The EEOC takes the position that applicant/employee convictions should only be considered by employers when the convictions are “job related and consistent with business necessity.” In other words, employers should do targeted screening according to the nature of the specific job, and take into consideration the nature of the crime, as well as the time elapsed since the conviction. This guidance is aimed at protecting minorities who may be subject to more arrests or convictions from being disproportionately screened from employment opportunities.

Exempt Employers

Employers exempt from this new law are those (1) that are expressly authorized by another law to inquire about arrest records or convictions and/or (2) that provide programs, services or direct care to minors or vulnerable adults. A vulnerable adult is defined as a person “who lacks the physical or mental capacity to provide for his or her own daily needs.”

For example, adult day care centers, hospitals, hospices, assisted living facilities, and home health agencies are all exempt from the Ban the Box law because each serves vulnerable adults. Additionally, these types of facilities would be exempt because Maryland law requires adult dependent care programs — which includes each of these facilities — to conduct criminal background checks on applicants and employees who have routine, direct access to the dependent adults and who are not otherwise licensed health care workers.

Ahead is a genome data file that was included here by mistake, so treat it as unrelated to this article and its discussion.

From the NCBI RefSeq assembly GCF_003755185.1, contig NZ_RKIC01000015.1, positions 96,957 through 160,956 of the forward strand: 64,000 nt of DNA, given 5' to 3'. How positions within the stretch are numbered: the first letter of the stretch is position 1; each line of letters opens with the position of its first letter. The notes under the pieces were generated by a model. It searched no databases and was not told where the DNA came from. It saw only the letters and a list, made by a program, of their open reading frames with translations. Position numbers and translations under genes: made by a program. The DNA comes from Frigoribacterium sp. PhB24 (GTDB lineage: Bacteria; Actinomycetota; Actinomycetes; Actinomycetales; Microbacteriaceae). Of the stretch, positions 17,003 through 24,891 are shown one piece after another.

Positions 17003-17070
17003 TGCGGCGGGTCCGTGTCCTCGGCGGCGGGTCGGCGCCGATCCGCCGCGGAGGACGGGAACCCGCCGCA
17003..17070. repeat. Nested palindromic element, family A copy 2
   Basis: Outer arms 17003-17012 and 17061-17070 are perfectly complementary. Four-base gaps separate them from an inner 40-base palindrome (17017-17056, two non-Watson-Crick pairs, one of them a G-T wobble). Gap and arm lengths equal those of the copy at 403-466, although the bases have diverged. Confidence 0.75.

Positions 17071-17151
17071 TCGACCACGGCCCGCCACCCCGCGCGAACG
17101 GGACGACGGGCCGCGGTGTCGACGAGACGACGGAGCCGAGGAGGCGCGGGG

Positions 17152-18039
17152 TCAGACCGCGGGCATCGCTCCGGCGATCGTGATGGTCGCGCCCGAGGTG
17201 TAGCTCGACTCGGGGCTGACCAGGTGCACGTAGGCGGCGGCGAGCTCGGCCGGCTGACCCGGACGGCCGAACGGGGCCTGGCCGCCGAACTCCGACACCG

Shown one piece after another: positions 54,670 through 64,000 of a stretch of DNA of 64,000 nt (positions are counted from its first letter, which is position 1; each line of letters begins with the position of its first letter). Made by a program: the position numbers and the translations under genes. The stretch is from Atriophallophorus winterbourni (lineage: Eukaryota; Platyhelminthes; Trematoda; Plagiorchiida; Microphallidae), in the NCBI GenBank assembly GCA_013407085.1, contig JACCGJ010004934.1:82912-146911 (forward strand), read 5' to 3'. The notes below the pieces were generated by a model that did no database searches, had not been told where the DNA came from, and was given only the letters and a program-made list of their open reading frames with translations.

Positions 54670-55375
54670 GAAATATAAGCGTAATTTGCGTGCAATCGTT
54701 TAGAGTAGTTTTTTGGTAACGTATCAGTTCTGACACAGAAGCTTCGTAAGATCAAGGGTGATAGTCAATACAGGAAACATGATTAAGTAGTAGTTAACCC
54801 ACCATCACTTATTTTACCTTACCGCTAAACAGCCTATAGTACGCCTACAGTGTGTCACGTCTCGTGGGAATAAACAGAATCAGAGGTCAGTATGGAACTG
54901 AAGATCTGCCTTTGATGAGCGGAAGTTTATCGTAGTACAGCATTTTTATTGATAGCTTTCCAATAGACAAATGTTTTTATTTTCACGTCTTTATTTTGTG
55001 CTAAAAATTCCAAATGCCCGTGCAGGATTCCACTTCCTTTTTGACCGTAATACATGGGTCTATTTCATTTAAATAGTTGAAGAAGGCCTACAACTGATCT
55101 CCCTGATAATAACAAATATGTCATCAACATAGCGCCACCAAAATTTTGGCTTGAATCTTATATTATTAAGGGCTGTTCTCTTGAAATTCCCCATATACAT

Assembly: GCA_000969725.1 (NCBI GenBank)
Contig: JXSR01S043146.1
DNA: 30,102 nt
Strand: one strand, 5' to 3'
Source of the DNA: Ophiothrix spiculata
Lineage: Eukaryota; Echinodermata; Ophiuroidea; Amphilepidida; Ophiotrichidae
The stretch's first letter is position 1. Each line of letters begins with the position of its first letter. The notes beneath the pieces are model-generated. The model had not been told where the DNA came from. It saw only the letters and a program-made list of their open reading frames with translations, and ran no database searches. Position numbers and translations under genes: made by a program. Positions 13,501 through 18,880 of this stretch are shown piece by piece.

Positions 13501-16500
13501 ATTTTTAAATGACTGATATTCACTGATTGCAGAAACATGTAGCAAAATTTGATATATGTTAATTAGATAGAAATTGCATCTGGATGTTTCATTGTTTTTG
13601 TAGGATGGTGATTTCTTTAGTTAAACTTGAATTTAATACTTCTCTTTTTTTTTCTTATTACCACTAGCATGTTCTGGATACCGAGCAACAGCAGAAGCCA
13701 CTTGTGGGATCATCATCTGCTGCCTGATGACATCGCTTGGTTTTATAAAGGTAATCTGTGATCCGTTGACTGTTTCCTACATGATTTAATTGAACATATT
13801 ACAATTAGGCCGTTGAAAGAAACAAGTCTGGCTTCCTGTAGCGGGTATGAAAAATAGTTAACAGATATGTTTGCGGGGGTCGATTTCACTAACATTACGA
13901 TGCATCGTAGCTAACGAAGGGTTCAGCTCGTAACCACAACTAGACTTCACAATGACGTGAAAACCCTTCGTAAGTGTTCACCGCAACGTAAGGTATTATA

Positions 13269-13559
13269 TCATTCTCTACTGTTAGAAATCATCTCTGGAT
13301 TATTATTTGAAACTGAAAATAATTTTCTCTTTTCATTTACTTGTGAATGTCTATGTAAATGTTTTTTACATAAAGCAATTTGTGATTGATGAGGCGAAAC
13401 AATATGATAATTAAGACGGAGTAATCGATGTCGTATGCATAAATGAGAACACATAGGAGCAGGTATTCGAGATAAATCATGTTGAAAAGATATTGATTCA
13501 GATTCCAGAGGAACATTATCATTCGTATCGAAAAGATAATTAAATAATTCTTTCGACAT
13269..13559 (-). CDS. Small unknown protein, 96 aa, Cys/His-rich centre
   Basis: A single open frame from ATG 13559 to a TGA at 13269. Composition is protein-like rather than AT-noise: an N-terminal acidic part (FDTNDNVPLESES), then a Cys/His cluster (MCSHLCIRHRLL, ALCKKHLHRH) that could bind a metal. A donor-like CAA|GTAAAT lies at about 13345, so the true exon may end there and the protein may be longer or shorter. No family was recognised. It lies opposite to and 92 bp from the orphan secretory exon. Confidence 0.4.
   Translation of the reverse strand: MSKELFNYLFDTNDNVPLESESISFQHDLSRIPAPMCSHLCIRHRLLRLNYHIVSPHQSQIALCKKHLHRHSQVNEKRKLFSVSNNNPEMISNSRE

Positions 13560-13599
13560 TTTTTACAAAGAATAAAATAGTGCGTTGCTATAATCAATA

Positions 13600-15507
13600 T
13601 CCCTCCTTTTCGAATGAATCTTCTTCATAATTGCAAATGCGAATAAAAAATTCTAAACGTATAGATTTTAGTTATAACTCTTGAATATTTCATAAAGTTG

Health care employers required by law to perform criminal background checks should continue to follow the requirements of the applicable law. Those employers serving vulnerable adults, without a legal mandate to perform criminal background checks, should continue to follow the guidance of the EEOC mentioned above. Note that it is rare for employers to be legally required to search arrest records and EEOC guidance states that an arrest record should generally not be used in employment decisions.

Though this new law and its exemptions seem straightforward, there are caveats. Reviewing your current criminal background check policy with your counsel is prudent.

Penalties for Violations

For violations, employees have the option to file a complaint with the Baltimore Community Relations Commission. The Commission may award any or all of the following remedies: back pay for lost wages caused by the violation, reinstatement to employment, compensatory damages and/or attorneys’ fees. Employers are prohibited from retaliating or discriminating against any person who makes a complaint. Volators of the Ban the Box law can be charged with a misdemeanor and be subject to a fine of up to $500 and/or imprisonment for up to 90 days for each offense.

The Baltimore City law is one of many similar laws passed recently in cities across the country. The purpose of the law is to prevent unfair, blanket elimination of employees and applicants with criminal histories from employment consideration.

DISCLAIMER: Because of the generality of this update, the information provided herein may not be applicable in all situations and should not be acted upon without specific legal advice based on particular situations.